“I know you’re a pathetic son-of-a-bitch for letting Amelia walk away like that,” Tristan replied. His words were so slurred that “son-of-a-bitch” came out more like “splunchsbish,” but Jacob got the gist. “But I can’t talk, I guess. I let my pregnant girlfriend kill our baby, so I suppose that makes me a pathetic son-of-a-bitch, too.”
“Amelia has a right to her choices,” Jacob started, then frowned. Reasoning would be lost on Tristan, so instead Jacob eased him down the dark alley, toward his parked car.
He fully expected Tristan to put up a fight, but instead the young man crumpled into a heap in the front seat, whimpering against the window.
As Jacob struggled to secure the passenger seatbelt, he told himself, Tomorrow. I’ll come back tomorrow.

Connor thanked him when he pulled up to the Sullivan house, declaring through his exhaustion how Tristan had been troubled since Elizabeth died, and how he felt helpless to stop his destructive behaviors.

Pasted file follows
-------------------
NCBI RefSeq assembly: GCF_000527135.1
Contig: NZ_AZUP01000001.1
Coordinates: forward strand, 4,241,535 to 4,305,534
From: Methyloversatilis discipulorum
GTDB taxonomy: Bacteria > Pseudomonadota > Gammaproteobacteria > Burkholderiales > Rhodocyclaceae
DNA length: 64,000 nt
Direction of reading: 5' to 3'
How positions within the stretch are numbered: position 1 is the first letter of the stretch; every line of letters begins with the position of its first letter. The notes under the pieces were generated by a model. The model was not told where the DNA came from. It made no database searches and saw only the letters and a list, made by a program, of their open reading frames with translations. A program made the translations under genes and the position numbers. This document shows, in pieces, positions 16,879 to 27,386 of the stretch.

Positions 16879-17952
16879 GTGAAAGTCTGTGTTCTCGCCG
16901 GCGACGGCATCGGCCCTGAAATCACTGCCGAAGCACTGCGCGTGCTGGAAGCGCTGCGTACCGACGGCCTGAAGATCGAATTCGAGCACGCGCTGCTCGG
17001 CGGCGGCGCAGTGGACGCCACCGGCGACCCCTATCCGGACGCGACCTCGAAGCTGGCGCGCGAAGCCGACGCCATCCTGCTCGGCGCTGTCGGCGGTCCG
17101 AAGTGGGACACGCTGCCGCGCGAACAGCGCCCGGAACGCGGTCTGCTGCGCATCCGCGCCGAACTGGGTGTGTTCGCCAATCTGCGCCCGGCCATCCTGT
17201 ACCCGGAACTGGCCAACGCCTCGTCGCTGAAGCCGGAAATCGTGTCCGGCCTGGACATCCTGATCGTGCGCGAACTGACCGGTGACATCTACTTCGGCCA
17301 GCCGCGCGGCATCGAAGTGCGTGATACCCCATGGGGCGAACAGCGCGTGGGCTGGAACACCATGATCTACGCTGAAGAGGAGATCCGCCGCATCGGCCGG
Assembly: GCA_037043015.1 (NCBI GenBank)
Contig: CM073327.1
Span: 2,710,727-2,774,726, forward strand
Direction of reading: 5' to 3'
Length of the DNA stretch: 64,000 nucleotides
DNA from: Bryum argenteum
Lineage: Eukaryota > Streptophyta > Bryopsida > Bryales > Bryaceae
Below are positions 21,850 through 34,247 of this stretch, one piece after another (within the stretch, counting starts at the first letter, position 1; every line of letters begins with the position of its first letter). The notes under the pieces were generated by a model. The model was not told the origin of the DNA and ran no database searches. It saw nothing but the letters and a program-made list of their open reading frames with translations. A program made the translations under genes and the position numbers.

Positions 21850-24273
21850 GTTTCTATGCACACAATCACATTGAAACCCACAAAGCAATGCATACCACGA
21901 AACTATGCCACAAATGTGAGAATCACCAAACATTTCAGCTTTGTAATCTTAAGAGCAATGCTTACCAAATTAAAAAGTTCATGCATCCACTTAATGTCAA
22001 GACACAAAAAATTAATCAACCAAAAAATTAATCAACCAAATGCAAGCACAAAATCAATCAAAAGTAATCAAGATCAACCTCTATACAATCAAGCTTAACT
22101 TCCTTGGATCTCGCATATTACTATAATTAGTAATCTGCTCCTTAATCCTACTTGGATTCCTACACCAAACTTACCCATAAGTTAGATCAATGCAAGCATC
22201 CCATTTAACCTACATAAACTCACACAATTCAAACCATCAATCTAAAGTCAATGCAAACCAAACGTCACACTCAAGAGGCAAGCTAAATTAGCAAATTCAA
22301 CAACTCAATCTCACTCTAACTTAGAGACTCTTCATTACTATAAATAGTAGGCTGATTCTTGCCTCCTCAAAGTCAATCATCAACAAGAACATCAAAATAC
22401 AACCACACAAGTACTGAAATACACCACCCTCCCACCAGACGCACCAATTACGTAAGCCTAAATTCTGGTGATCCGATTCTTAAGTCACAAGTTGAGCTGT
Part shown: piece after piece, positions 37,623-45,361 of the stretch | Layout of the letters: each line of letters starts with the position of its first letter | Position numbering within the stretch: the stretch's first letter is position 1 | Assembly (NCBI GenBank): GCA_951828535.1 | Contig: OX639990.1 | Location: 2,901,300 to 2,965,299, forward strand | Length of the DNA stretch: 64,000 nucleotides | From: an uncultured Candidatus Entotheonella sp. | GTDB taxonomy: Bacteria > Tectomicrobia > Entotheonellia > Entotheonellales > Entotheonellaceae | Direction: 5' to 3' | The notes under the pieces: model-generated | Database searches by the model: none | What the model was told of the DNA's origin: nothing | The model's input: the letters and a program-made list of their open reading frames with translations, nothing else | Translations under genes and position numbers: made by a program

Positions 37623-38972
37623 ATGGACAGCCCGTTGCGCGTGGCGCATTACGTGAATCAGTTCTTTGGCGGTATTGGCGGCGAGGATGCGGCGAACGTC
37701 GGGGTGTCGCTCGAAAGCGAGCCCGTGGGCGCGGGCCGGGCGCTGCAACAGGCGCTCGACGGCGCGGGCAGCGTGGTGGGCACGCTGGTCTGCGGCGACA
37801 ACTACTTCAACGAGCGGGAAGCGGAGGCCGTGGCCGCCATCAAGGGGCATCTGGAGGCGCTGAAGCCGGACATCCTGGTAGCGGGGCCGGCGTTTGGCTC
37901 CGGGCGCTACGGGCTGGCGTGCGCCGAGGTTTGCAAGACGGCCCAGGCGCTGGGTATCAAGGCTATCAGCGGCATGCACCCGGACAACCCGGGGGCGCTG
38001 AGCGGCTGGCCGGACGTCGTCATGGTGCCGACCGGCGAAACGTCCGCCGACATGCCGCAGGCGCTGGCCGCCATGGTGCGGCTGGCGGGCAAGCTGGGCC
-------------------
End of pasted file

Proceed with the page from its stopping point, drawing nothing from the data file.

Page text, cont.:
But all Jacob could think of was the disturbed young boy he had been when he came to Saint Louise, eyes wide, ready to fight the first person who dared say a word about him or his family. He didn’t have a father to guide him, and keep him safe. But Tristan did.
“You can thank me by giving him the support he needs,” Jacob replied, out the passenger window. “Tristan is a good boy, but he needs you to show him how to be a man.”
Connor looked stricken, but his expression faded to benign acceptance, and he nodded.
Jacob pulled away, beleaguered by sadness at realizing Tristan fell into the same category as the rest of Amelia’s family. People he once cared about as his own clan.
Now they were simply people he knew.

1- Nicolas


Nicolas Deschanel had never been a fan of these types of meetings. Or meetings at all, for that matter.